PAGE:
Sundance 2021 – Homeroom

There’s plenty for director Peter Nicks to document, from the efforts from student leadership trying to get the police out of schools, to the pandemic and having to complete their year virtually, to the Black Lives Matter movement’s impact on these students, to the general hardships of being a teenager preparing to graduate. It’s a lot to touch on and juggle through, but the ambition to try to do everything ends up making each avenue feel underdeveloped. If it had picked any one of these things to primarily focus on, something special could have emerged. Instead, it feels stretched thin as it tries to be all things 2020. As the film progresses, there’s a sinking feeling that this isn’t really going anywhere. It’s just buying time to try to wing out something inspirational to end on.

Homeroom follows the turbulent 2019-2020 school year for an Oakland high school, as student leadership works to eliminate the police department from their school system and deal with the Covid-19 pandemic.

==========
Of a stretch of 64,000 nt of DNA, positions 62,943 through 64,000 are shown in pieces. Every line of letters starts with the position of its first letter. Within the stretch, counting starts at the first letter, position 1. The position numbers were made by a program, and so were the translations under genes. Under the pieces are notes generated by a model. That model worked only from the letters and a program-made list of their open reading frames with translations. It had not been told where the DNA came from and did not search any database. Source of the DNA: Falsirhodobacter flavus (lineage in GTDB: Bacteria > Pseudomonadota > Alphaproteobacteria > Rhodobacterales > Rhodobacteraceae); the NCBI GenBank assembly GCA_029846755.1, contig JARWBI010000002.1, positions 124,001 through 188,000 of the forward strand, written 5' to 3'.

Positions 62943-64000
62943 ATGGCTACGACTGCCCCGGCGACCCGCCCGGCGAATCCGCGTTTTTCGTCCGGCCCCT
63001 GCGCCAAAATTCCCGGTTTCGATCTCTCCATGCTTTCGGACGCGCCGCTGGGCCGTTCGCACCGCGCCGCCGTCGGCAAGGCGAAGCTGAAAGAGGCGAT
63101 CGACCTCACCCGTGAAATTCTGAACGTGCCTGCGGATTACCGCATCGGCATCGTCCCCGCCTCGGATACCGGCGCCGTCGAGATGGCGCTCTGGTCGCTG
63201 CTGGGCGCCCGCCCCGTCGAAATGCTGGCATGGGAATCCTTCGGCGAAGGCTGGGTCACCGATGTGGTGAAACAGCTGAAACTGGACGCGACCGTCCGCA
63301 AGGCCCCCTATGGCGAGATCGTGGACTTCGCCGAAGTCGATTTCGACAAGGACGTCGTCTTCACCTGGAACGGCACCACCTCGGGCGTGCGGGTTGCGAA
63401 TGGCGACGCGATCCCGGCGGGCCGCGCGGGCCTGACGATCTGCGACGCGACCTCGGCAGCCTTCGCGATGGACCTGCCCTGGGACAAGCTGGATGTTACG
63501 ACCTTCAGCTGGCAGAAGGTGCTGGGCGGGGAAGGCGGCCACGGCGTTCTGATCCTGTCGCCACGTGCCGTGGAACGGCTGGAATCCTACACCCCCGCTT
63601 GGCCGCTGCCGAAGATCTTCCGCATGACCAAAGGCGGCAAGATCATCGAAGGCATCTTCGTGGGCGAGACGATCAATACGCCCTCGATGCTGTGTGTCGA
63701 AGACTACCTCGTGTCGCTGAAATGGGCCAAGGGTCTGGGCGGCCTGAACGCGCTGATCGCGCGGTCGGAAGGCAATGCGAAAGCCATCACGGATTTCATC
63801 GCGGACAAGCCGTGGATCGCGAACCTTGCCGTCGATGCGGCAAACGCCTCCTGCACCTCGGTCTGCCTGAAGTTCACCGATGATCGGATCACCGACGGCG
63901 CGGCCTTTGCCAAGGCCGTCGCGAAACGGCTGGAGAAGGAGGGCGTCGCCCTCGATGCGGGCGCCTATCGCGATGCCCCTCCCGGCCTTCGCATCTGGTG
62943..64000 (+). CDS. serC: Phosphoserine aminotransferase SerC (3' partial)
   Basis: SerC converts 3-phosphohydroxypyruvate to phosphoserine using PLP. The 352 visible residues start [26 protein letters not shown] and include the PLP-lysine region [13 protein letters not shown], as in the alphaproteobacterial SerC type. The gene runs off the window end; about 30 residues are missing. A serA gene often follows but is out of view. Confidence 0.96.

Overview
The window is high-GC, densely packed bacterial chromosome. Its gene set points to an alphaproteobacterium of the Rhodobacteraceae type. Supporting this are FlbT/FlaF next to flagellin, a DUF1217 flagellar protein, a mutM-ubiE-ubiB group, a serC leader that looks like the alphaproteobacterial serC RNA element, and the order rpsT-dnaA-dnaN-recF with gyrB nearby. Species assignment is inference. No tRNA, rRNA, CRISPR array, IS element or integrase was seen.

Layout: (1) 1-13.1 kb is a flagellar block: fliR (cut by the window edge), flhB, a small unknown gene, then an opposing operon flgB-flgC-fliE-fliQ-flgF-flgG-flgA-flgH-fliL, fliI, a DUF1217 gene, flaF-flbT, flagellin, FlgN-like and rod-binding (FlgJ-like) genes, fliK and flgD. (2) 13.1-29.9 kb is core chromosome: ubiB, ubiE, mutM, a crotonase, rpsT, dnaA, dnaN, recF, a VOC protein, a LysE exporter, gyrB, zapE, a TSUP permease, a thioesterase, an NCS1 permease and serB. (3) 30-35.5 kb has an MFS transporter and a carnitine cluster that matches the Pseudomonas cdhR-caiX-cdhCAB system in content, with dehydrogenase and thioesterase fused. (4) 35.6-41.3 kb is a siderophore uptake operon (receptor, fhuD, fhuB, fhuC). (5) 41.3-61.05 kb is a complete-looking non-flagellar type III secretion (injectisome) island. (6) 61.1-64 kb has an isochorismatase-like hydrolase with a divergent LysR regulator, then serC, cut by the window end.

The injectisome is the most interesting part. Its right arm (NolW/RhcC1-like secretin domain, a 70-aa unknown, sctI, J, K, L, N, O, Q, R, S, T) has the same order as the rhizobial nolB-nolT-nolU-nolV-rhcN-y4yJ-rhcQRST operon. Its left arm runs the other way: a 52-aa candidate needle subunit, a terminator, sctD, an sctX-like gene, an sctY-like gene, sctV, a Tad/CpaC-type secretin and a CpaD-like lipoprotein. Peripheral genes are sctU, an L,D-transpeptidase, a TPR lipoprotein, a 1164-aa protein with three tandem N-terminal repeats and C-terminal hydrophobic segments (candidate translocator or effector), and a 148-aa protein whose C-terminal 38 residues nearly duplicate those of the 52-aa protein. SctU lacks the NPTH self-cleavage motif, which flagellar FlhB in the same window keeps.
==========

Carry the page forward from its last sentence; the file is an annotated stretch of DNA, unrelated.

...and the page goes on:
Nicks is adept at being a fly on the wall, you never feel like the students he’s following even register he’s there, allowing them to be authentic and intimate in front of the camera. Dinelson Garibo, the head of the student leadership in the school board, is the closest we get to a lead character here, and the film is all the more immediate and important when he’s on screen. You curiously don’t feel like you really got to know some of these students as well as you would have liked to, and it leaves you with a sort of empty feeling because you just never even really got to attach yourself to these kids.

The lack of focus brings down what could have been something quite interesting. Nicks never feels sure of where he’s taking this whole thing. Certain sequences feel more like a video montage of the year they play at graduations than something integral to the film. It’s ultimately at its best when it focuses on the efforts to eliminate the Oakland police department from the school system. It takes a long time to circle back around to those efforts, and when it finally does it just further shows that this was the path it should have focused on all along. Nicks is clearly a skilled documentarian in his ability to not interfere, and I am eager to check out his previous work. I just wished he would have interfered a bit more on the structure of his own film instead of trying to overstretch the focus.

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